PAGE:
Try meal planning! Gather ideas 3-5 main meals, a couple snacks, and make a plan for the week using the ingredients you have on hand. There will be much less food waste when you plan ahead
Plant some herbs and veggies
Make a mini business plan for that side hustle that you’ve been fantasizing about but never had the time to put your thoughts to paper
Make a recipe binder of your fave muffin, bliss ball, dinner and salad dressing recipes
If you see sun, get outside. Large, open spaces are still safe and we need the vitamin D for our mental well-being
Spend quality time with your pets. I don’t know about you, but my dog is thrilled that I’m home all day now
Find some ways to keep moving. YouTube and many fitness websites are taking their classes online. Exercise reduces stress and keeps us calm
Start a gratitude journal. Write down at least one thing you were grateful for each day. This will keep us feeling positive and smiling
Write a poem. Research different styles of poetry and find one that suits your creative flow
Make a craft station and get out all your paper, paints, glue, beads…Maybe you enjoy making jewellery, maybe you’re a Picasso and you never knew it
Create a vision board for the rest of 2020. Get out your old magazines, photos, scissors, markers and glue. Arrange pictures, sayings, and words, anything that inspires you, on the board. Think, “what do I want in 2020?”. Include travel destinations, relationship goals, quotes, professional and personal dreams
Organize a virtual dinner party. Invite your friends and family to have dinner with you. Set up your laptop, log on to Skype, WhatsApp, FaceTime, Google Hangouts, or any platform that you can meet as a group
Make a financial budget and get yourself organized. Many of us are out of work for the time being. Many of us will suffer from financial hardships because of this global health crisis and shutdown. To reduce stress, write out your new budget based on what your finances are looking like for the next couple of months. Where can you cut corners to compensate for losses?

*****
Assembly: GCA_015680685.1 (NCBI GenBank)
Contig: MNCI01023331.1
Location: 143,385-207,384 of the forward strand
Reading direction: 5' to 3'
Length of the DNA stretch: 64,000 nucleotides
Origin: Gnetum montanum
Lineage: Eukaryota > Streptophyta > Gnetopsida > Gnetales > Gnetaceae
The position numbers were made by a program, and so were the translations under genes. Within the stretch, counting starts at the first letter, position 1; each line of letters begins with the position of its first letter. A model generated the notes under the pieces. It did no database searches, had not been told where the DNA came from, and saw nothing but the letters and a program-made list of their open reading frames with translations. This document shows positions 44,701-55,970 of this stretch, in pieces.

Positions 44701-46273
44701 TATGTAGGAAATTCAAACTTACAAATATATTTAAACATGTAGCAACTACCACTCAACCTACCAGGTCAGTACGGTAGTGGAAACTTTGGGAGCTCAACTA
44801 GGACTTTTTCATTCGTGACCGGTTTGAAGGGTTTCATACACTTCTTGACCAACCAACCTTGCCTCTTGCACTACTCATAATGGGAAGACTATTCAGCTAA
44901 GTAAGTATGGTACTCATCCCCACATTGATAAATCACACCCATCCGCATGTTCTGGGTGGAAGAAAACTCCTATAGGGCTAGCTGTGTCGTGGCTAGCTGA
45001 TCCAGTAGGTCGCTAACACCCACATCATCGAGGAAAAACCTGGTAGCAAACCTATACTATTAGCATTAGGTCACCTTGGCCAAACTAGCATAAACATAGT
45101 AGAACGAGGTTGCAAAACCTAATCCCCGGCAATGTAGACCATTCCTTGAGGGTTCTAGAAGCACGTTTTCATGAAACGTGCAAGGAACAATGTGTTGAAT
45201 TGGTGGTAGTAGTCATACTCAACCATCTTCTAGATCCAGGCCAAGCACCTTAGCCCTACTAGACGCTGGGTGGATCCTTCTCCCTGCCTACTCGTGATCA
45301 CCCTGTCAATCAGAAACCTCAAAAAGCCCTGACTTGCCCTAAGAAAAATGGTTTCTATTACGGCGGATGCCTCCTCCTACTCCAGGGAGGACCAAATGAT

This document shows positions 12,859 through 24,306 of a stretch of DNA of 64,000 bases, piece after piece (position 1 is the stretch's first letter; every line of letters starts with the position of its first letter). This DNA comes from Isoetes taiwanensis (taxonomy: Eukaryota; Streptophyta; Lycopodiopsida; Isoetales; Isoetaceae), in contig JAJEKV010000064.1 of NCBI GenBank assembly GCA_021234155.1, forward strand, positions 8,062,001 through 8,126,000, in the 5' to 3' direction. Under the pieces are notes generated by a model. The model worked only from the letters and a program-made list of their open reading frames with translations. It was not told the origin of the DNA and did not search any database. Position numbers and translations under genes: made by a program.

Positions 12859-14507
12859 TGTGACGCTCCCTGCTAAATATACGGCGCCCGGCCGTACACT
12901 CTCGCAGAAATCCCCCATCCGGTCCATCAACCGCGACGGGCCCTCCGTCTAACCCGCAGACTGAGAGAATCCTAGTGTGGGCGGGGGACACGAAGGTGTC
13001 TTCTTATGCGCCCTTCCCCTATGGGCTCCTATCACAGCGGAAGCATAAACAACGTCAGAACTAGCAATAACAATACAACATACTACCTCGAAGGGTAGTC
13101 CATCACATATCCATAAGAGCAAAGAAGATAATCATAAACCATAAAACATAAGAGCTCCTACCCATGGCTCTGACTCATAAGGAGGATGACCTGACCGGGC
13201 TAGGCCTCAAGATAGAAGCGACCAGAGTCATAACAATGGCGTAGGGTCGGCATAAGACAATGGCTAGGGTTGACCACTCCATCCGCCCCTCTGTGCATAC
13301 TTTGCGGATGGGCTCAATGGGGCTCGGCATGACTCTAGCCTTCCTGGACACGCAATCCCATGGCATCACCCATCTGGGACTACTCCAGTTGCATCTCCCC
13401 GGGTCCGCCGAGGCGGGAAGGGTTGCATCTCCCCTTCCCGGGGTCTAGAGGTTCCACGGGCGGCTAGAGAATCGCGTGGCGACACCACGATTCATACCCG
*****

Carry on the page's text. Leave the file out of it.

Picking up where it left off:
Call your neighbour and check in
Organize your spice cupboard. Might not sound fun, but it will feel really great once it’s done
Start a meditation practice. Maybe it’s every morning before you get out of bed, maybe it’s every night before you go to sleep, even a few minutes to clear the mind will help keep you grounded and more calm
Go through your bookshelf and start that book you’ve been keeping for your next beach vacay
Set time boundaries. If you are working from home, make sure you punch in and out, get out of your pj’s, and make it a real work day, with breaks!
Bring the outdoors in. Plants, flowers, open windows will all help you feel less cooped up
Learn something new. Online courses offer languages, health and wellness, painting techniques, even a style of cooking you’ve always wanted to learn
Whatever you choose, I believe it’s important to keep a routine, and keep smiling. We’ve got this.